We'll ultimately end up switching out this chair for this gargantuan chair right here, as if it's an art installation or something like that, just so we can get a sense of some of the things that can go wrong and how to fix those problems. However, I'm keeping the project simple because we've got a lot of tools that we have to grapple with here and I want you to have a firm sense of how these tools work. Now I've mentioned to you that Photoshop doesn't provide any modeling tools, none whatsoever. You have Repousse, which allows you to take 2D layers such as text layers and vector-based shape layers and convert them into 3D objects, but that's the extent of it.

And while it might I suppose be possible to fabricate this chair using Repousse, you would be at it for an awfully long time. There is much more efficient ways to work and those ways are to work with an independent modeling application. Now I might go-to app is SketchUp, not because Photoshop and SketchUp work all that well together, they actually kind of don't, but rather namely because SketchUp is free. You can download it from sketchup.google.com. For both the Mac and the PC the standard edition of the software is free, so you don't need any 3D modeling experience to get started.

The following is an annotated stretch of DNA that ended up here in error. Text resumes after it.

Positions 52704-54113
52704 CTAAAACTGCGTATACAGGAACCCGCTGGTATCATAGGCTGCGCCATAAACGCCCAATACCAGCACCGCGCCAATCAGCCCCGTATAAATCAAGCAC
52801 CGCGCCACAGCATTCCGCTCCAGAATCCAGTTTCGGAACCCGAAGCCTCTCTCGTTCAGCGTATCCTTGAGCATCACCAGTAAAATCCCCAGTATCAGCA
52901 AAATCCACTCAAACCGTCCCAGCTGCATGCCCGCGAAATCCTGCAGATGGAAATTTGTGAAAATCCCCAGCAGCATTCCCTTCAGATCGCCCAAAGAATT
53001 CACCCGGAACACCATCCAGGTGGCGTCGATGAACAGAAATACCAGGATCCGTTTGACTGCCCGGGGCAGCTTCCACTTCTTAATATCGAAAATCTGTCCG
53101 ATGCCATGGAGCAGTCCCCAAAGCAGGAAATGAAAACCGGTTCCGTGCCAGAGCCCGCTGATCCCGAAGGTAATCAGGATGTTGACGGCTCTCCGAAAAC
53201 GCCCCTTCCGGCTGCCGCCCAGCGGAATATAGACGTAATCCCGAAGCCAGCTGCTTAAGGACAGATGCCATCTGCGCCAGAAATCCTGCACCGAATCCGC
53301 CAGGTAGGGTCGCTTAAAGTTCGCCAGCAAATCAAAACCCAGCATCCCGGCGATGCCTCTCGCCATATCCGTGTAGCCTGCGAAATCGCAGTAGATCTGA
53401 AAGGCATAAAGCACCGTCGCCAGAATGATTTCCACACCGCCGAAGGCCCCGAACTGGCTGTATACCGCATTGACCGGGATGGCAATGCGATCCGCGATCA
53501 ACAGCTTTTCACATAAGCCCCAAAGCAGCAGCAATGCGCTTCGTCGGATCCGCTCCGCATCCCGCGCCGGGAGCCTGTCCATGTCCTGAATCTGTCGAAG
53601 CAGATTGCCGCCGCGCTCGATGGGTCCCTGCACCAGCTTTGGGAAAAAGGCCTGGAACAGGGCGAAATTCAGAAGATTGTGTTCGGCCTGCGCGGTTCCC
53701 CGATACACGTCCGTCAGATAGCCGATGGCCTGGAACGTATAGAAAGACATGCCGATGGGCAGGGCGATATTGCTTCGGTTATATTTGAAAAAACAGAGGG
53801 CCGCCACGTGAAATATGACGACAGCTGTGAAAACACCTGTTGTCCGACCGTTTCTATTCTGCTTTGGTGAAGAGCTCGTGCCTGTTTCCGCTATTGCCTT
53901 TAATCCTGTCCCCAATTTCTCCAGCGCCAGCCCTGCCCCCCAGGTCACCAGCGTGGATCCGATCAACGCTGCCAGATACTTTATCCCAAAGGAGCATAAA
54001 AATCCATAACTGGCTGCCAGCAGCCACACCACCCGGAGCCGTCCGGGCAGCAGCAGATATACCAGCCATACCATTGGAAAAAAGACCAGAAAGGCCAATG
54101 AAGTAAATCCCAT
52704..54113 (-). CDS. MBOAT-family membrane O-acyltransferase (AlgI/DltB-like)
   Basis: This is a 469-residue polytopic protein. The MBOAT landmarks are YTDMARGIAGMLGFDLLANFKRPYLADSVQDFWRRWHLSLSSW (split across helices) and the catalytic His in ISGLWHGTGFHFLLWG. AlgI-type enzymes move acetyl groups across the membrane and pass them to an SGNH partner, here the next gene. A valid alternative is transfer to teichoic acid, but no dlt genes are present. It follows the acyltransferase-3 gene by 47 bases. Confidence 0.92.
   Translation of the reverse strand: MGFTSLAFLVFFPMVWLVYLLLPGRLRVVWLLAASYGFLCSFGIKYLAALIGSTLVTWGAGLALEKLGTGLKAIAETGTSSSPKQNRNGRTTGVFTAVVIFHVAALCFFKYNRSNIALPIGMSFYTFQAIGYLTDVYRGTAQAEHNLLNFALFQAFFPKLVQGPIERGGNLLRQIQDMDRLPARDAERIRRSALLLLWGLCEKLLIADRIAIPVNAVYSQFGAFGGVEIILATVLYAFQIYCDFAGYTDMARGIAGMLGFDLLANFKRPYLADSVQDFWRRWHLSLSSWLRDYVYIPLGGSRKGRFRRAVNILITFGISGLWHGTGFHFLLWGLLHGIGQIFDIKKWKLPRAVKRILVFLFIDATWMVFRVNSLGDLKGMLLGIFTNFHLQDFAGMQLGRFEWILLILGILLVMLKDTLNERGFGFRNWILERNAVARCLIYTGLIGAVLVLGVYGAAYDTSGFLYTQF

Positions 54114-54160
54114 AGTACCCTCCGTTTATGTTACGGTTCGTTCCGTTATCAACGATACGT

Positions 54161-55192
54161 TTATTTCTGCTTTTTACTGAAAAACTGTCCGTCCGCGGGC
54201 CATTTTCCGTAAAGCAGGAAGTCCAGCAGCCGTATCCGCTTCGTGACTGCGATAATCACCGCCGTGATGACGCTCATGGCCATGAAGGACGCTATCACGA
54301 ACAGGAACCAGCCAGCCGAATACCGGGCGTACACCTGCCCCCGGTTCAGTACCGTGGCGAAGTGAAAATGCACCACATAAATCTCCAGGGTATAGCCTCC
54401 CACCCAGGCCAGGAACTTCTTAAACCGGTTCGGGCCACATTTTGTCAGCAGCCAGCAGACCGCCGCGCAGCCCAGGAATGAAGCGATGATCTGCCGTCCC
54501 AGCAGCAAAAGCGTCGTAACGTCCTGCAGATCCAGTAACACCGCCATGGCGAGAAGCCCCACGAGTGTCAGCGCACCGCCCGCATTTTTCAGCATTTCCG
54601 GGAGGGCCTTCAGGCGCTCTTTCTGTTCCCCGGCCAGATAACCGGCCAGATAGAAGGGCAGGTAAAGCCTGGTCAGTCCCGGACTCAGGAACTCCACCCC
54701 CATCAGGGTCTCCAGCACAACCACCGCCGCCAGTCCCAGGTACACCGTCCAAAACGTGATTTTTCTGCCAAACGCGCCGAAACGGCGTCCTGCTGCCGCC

There is free videos at the Google site. There's frankly even better SketchUp videos from George Maestri here at the lynda.com Online Training Library. And finally SketchUp includes a community site where folks can trade their models and there is just thousands upon thousands of these things to cull from. So you can get started very quickly. Problem is things can go wrong as you bring these models into Photoshop. Let me show you what I'm talking about. I'll go ahead and switch to this file here. It's called Low back.skp and I created this model. And by the way I am not a SketchUp aficionado, but I was able to create this model here inside SketchUp.